share

courts need to be wider

the_truth34
the_truth34's picture
Registered User
Joined: 06/29/2009
Posts: 205
Points: 134
Offline
courts need to be wider

so i was watching the suns magic game and on three possessions in a row did it ended in outbounds when they where shooting and jeff van gundy said that they should make the courts 6 in wider because players are getting bigger in the nba i happen to agree with that because that space is so small especially with bigs getting jumpshots is beginning to look like a trend, their legs will need more space to shoot or fake and drive. what do you think they should do?


MagikKnick
MagikKnick's picture
Registered User
Joined: 07/07/2009
Posts: 3514
Points: 5915
Offline
Yeah, I've noticed a big

Yeah, I've noticed a big increase in the out of bounds turnovers since the season started, it seems as if they made them smaller o_O, kinda weird...

But yeah...just by standing in a corner 3 spot, guys like Shaq(ex) would be out of bounds, and since guys are getting much bigger, it should be extended just a tad

llperez
llperez's picture
Registered User
Joined: 04/13/2009
Posts: 11922
Points: 11794
Offline
no question. They have been

no question. They have been saying this since I started watching basketball. At least 1 foot on each side would make a big difference.

rtbt
Registered User
Joined: 03/25/2009
Posts: 1602
Points: 709
Offline
Wider Court / Higher Rim

I don't really have an opinion on a wider court but the same thing was true for many years in terms of the 10 foot height of the basket. It really doesn't matter how valid the point is, there are good reasons why the higher rim and a wider court will probably never happen and those are financial and/or practical matters.

You have to think way beyond just the NBA, there are thousands of basketball courts in America. Who's going to pay to widen all of those courts and/or raise the rim? And the other point is practical, can you actually widen every court in America?

And the issue is much more complicated than simply removing one row of stands. Please see my post below which raises all of the many complex issues in what, on the surface, sounds like such a simple thing.

B-ball fan
Registered User
Joined: 08/01/2009
Posts: 2102
Points: 2233
Offline
You don't need to widen

You don't need to widen every court in America to widen NBA ones. It is not that big of a difference that you can't play on an NBA regulation court! Widening NBA courts would help the game and would NOT be some huge expensive project. Take out one row of seats.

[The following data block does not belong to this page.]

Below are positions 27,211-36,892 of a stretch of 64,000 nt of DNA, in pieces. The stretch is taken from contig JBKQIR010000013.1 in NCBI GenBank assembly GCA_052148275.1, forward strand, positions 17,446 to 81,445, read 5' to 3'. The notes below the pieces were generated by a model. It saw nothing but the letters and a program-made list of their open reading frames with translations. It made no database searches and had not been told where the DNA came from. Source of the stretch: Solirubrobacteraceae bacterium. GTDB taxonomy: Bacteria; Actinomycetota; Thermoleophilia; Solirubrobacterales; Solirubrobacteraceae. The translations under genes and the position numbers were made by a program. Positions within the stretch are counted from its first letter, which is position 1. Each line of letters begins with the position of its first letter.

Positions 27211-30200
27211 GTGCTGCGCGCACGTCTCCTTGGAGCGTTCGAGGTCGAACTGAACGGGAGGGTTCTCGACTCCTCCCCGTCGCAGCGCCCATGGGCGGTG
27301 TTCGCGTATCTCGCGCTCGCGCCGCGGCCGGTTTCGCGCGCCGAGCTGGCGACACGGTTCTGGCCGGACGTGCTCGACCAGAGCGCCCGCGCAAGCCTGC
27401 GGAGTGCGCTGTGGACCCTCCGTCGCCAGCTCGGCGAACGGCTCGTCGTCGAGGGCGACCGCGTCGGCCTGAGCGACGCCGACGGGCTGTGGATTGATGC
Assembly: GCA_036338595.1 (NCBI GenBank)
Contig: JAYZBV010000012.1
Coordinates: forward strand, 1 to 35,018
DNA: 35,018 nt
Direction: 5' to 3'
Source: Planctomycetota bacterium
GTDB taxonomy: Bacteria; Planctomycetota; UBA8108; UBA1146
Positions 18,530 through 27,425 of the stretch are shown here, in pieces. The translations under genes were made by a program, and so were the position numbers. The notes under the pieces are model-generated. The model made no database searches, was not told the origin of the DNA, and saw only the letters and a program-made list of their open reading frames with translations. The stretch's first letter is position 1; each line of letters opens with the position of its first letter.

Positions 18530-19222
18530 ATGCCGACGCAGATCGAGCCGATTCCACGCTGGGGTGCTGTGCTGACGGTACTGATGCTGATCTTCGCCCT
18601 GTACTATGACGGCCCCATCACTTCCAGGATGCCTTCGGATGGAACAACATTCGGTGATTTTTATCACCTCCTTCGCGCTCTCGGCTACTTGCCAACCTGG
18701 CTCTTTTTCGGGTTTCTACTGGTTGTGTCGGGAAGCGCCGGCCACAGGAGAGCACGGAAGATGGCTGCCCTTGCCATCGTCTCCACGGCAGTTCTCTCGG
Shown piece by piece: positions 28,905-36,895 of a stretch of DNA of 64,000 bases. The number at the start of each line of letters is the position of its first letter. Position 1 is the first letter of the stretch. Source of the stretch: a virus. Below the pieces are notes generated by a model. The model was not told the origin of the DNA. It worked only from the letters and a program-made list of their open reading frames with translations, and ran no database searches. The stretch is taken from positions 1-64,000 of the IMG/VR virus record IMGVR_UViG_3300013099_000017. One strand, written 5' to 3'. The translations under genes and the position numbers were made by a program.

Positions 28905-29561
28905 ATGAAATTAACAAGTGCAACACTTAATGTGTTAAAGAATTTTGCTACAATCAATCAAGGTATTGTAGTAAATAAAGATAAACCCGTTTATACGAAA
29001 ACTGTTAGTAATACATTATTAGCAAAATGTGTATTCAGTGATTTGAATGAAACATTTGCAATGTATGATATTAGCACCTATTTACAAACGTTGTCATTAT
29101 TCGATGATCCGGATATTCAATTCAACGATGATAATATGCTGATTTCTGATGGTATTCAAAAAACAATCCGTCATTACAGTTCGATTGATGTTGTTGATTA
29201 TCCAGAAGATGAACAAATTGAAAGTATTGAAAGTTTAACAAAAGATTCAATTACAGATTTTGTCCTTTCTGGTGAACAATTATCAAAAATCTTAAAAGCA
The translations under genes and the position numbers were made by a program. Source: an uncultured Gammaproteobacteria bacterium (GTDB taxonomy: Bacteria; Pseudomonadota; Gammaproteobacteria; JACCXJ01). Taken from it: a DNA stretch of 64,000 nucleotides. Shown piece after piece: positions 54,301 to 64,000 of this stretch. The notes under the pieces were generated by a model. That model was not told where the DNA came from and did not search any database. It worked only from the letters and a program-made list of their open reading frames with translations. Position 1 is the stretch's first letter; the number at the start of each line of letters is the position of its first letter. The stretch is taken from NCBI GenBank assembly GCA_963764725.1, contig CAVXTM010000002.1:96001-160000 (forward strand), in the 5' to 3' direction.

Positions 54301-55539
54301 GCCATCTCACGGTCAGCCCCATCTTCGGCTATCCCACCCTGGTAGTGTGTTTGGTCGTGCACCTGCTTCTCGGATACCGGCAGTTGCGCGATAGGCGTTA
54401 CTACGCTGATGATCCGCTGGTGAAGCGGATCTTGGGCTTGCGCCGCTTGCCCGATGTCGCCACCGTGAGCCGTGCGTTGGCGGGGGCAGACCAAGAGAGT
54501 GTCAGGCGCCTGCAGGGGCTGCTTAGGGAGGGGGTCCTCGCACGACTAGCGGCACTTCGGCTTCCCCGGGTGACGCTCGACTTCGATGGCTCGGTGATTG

rtbt
Registered User
Joined: 03/25/2009
Posts: 1602
Points: 709
Offline
B-ball fan, it's more complicated than that

B-ball fan, you make it sound like it's a simple thing, just take out one row of stands and voila, we have a wider court and a better game. Well here are some things for you to consider, and it's probably even more complicated then I will describe below.

1. Removing one row of stands is relatively expensive, as well as the fact that you would be moving/rearranging the most expensive seats in the house. You would have to do this in every NBA arena.
2. Even if you remove the row, then every court in the NBA has to be redesigned and rebuilt. Do you really believe in these tough economic times that NBA owners would fork up that kind of money to pay engineers and/or architects to do that kind of work just to gain an extra foot or two on the court?
3. Then the owners will have to pay to build new courts for every arena in the league.
4. Are you going to have two courts in every arena where NBA basketball is played, one for the NBA and one for college or high school games? Who's going to pay to maintain, store, and move two courts?
5. As I mentioned above, where you took away points because you don't understand the history of issues such as this one, this isn't the first time something like this has come up for discussion.

The court size and/or height of the rim issue goes way beyond the NBA. When the topic came up several years ago about raising the height of the rims in the NBA, one of the main reasons it wasn't done was an overriding desire to keep the size of basketball courts and the height of rims consistent in all areas of the country and at all levels of the game. For example, they didn't want a ten foot rim for college ball and an 11 foot rim for the NBA.

The other reason are the expenses involved, which you seem to think are trivial, but they really aren't. There are a lot of hidden expenses. You have to pay people to design new courts, pay to build them, remove the old ones, install the new courts, etc. And for what, to gain an extra foot or two? It ain't gonna happen any time soon in these difficult economic times.

RSS: Syndicate content